The district attorney’s office has a bit more information.
Officials there maintain a database of police officers throughout Milwaukee County who have been convicted of crimes or have criminal charges pending against them. In response to the newspaper’s request, the prosecutor’s office provided a list from that database.
But the database does not include information about crimes officers committed before they were hired. And the database contains no information about crimes that occurred before it was created in 2000.
While there is substantial information about criminal records on the state courts’ website, known as CCAP, it is impossible to compare defendants there with a roster of police officers because the department redacts birth dates before releasing the roster to the public.
Further, the system is not all-inclusive and not always accurate. Clerks in different counties don’t consistently code the information they put into the system. Portage County, which includes Stevens Point, does not submit criminal information to the site at all. And because the system is run by the state courts, it doesn’t include information about charges or convictions in other states or federal crimes.
Some officers’ crimes, including Bartlett’s offense in Door County, have been missing from the site without explanation. That conviction was not listed until after it was reported by the Journal Sentinel in the wake of the Jude case.
An officer who has been convicted of a crime can be rendered useless as a prosecution witness — especially if dishonesty is involved, said Kenosha County Assistant District Attorney Richard Ginkowski, who once worked as a police officer in Iowa. The defense can use that information to cast doubt on the cop’s testimony.
“If an officer is caught lying, that dilutes their credibility in other cases and makes them less effective as an officer,” he said. “That’s a significant concern.”
That’s one reason departments in many other states, including Illinois, preclude people convicted of certain misdemeanors — generally involving deception, drugs and abusive behavior — from carrying a badge and a gun.
“It’s just overwhelming how people in communities really do believe law enforcement officers have to be held to this standard,” said Kevin McClain, executive director of the Illinois Law Enforcement Training and Standards Board. “People feel that police officers should be models in society.”
Not only are people convicted of those types of crimes barred from being hired as Illinois officers — working officers who are convicted of those crimes are automatically decertified under state law, which means they immediately lose their jobs and can’t be rehired, McClain said. Any officer who fails to notify the state of a conviction — either during the application process or after hiring — can be charged with a felony.
McClain helped draft the statute that set these standards, which took effect in 1999. Not only did average citizens support it, he said, but police officers and their unions did, too.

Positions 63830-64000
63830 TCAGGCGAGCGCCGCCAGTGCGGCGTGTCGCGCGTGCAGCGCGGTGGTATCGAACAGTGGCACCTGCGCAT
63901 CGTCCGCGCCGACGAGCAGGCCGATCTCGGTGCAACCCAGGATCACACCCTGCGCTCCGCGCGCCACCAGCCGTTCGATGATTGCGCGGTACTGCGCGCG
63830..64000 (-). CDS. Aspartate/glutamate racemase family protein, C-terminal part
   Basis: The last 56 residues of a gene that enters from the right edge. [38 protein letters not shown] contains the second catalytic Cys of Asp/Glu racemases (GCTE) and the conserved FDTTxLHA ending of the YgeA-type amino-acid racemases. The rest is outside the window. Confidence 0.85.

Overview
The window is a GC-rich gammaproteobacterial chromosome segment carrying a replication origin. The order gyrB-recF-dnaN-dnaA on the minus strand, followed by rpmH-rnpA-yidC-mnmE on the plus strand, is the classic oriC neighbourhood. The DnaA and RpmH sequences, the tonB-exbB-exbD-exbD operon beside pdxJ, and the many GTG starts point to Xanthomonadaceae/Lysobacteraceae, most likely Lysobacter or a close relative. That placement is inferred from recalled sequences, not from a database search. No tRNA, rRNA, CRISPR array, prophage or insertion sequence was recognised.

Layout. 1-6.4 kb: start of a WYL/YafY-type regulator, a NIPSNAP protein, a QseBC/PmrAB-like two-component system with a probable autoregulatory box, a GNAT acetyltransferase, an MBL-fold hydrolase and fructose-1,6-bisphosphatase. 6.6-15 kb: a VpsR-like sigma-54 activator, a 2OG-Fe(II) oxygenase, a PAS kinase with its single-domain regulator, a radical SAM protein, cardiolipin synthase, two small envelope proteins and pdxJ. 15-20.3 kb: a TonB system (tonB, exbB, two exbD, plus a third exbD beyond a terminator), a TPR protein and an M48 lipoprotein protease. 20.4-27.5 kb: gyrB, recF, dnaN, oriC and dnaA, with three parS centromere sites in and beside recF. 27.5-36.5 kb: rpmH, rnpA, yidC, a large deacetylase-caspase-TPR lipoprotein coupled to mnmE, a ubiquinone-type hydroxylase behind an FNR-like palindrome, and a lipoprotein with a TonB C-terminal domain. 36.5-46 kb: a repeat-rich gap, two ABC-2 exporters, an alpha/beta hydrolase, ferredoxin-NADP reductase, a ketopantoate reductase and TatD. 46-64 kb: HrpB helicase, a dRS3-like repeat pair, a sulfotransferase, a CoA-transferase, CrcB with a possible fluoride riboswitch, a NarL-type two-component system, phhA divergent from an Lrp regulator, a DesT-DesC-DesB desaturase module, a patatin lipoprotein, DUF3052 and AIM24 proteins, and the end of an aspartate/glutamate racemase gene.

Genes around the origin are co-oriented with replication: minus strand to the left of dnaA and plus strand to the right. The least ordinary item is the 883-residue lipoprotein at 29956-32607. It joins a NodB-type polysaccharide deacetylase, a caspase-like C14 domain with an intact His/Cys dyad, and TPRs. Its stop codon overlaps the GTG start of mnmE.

“It’s not only a situation that protects the public, but it protects the police officers as well,” McClain said. “Police officers would like to believe they can rely on other officers for safety and support in dangerous situations. When there are bad cops out there, other police officers don’t want them out there, either, because they feel it could jeopardize their safety.”
As state Rep. Robin Vos (R-Rochester) tried to drum up support for a provision in the state budget that would pay the salaries of fired Milwaukee police officers until their appeals were exhausted, he told the story of an officer he claimed was unfairly fired after a fender-bender.
With Republicans controlling the state Legislature and the governor’s office, the budget provision — which would have reversed a 2009 reform that had saved city taxpayers hundreds of thousands of dollars — seemed on the fast track for approval in June.
But Vos hadn’t done his homework.
He didn’t know the name of the officer.
“My information is from the police union. I believe what they tell me, but I have to be upfront about that,” Vos said of the union, which has often supported Republican candidates in recent elections.
The bill passed both chambers of the Legislature and was awaiting Gov. Scott Walker’s signature when the Journal Sentinel identified the officer Vos had referenced as James Morsovillo. He previously had been suspended for incidents involving domestic violence, hit-and-run and drunken driving.
The same newspaper article pointed out that fired officer Ladmarald Cates — who has since been charged with two federal felonies after a woman accused him of rape in the wake of her 911 call — also would continue to draw his salary as he pursued his appeal before the Fire and Police Commission.
The day after the story appeared, state senators and city officials asked Walker to veto the provision. Among those calling for a veto was Fire and Police Commission Executive Director Michael G. Tobin. He also wrote a letter to Vos and state Sen. Alberta Darling (R-River Hills) — who had helped write the provision and defended it on the floor — asking them to reconsider their position.
Darling reversed course and added her name to the list of officials asking Walker for a veto. She said she changed her mind after talking with Tobin.
Five days after the newspaper’s initial report about Morsovillo, Walker announced he would veto the police pay provision.